malintzine

Vista interior, Mercado de Coyoacán, calle Ignacio Allende entre calles Xicoténcatl y Malintzin, Del Carmen, Coyoacán, Ciudad de  México 1956

Arquitectos: Pedro Ramírez Vázquez y Rafael Mijares

Construcción: Félix Candela

Foto. Guillermo Zamora

Interior view, Coyoacan Market, calle Ignacio Allende between Xoicotencatl & Malintzin, Del Carmen, Coyoacan, Mexico City 1965

Dedicated to all the beautiful Chicanas! CON SAFOS!

No te me aguites
Mi Chicanita,
Que no se te olvide quien eres
Eres las pirámides de Teotihuacán,
Donde los dioses nacen.
Llevas la sangre de tus ancestros
La nieta de Coatlicue,
Eres vida, muerte, y renacimiento
Igual que tu abuelita
Tienes el poder
Mujer del maíz,
Eres fuerte!
No dejes que nadie te diga lo contrario,
Aunque seas del barrio
La sangre no se pierde
Sigue corriendo,
Mezclando con el tiempo
Hija de Malintzin,
No creas las mentiras!
Tu madre te quiso
Con amor desinteresado.
La subieron a la cruz
Y pago por los pecados
Eternamente llorando,
Su honor desgraciado
Hasta su nombre cambiaron,
No te avergüences
Ten orgullo!
Reclama tu madre
Mujer mestiza,
No dejes que te hagan menos
Tu llevas por dentro
Toda la fuerza de las mujeres antepasadas
Todo su amor,
sufrimiento y tristeza
Corren en tus venas
Sus esperanzas,
Viven atabes de ti
Tu mi Chicanita,
Sube la cabeza al cielo
Sigue con la lucha!

La Malinche

Main illustration by Intagliogia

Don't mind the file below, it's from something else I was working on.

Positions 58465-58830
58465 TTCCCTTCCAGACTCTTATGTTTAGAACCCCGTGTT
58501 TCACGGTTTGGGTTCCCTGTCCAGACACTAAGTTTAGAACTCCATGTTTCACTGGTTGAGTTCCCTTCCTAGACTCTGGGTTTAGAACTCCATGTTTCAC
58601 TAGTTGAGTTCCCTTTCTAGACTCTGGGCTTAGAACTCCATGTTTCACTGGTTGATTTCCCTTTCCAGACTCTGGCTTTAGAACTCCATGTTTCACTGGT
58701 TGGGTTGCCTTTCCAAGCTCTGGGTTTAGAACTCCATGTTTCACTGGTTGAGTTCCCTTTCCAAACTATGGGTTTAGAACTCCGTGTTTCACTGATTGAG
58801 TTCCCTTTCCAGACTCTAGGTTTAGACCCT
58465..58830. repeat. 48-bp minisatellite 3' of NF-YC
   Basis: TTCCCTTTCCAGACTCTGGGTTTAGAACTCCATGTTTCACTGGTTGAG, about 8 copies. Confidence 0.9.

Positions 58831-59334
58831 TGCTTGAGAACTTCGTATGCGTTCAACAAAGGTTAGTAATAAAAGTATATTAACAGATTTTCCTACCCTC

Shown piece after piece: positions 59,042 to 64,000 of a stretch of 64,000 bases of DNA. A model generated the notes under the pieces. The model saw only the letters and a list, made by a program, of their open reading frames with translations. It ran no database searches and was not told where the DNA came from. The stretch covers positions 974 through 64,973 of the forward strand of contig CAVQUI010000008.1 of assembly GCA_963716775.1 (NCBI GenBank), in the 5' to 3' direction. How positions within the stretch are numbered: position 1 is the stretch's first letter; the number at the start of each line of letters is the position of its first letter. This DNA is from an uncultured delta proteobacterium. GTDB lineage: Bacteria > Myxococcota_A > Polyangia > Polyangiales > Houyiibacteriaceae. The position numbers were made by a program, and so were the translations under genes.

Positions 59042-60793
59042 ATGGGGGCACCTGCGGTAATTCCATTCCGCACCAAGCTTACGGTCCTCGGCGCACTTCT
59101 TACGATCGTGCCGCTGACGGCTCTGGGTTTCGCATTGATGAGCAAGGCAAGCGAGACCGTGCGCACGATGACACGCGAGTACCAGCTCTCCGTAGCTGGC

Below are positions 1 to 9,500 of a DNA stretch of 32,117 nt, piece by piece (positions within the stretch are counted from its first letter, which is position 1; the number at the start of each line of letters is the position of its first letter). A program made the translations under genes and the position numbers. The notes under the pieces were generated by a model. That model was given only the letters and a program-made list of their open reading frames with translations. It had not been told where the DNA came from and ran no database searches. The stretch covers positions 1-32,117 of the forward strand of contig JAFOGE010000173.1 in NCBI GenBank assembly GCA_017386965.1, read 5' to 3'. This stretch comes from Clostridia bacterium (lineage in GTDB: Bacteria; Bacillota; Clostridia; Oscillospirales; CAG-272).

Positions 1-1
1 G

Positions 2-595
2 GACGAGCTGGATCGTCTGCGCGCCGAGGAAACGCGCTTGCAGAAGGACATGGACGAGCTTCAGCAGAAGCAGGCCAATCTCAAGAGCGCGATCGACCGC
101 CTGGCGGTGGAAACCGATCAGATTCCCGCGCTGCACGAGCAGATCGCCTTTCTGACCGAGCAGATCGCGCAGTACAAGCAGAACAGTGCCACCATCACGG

La Malinche (also known as Malinalli, Malintzin, or Doña Marina) was a close confidant of the conquistador Hernán Cortés.  Born around 1500 to a Nahua family near the border between Aztec and Mayan lands, La Malinche is believed to have been sold into slavery by her family as a young girl.  In 1519, she was one of 20 female slaves given to Hernán Cortés by the Mayans.  Fluent in both Nahuatl and Chontal Mayan, La Malinche quickly distinguished herself as translator, negotiator, and cultural mediator for the Spanish.  Within a few years, La Malinche bore Hernán’s son and married Juan Jaramillo, a Spanish hidalgo, with whom she had a daughter.  It is unclear what happened to La Malinche after 1526.  Estimates of her year of death range from 1527 to 1551.

La Malinche can be seen as victim of slavery, a traitor to her people, or as a founding mother of Mexico.  A slave sold into bondage by her own family, she may not have felt she owed allegiance to the existing powers of Mesoamerica.  Conversely, she may have been hoping that the Spanish could save the Nahua people from the brutality of the Aztecs.  Her defining characteristic may be her ability to not only survive but also thrive during a dangerous time.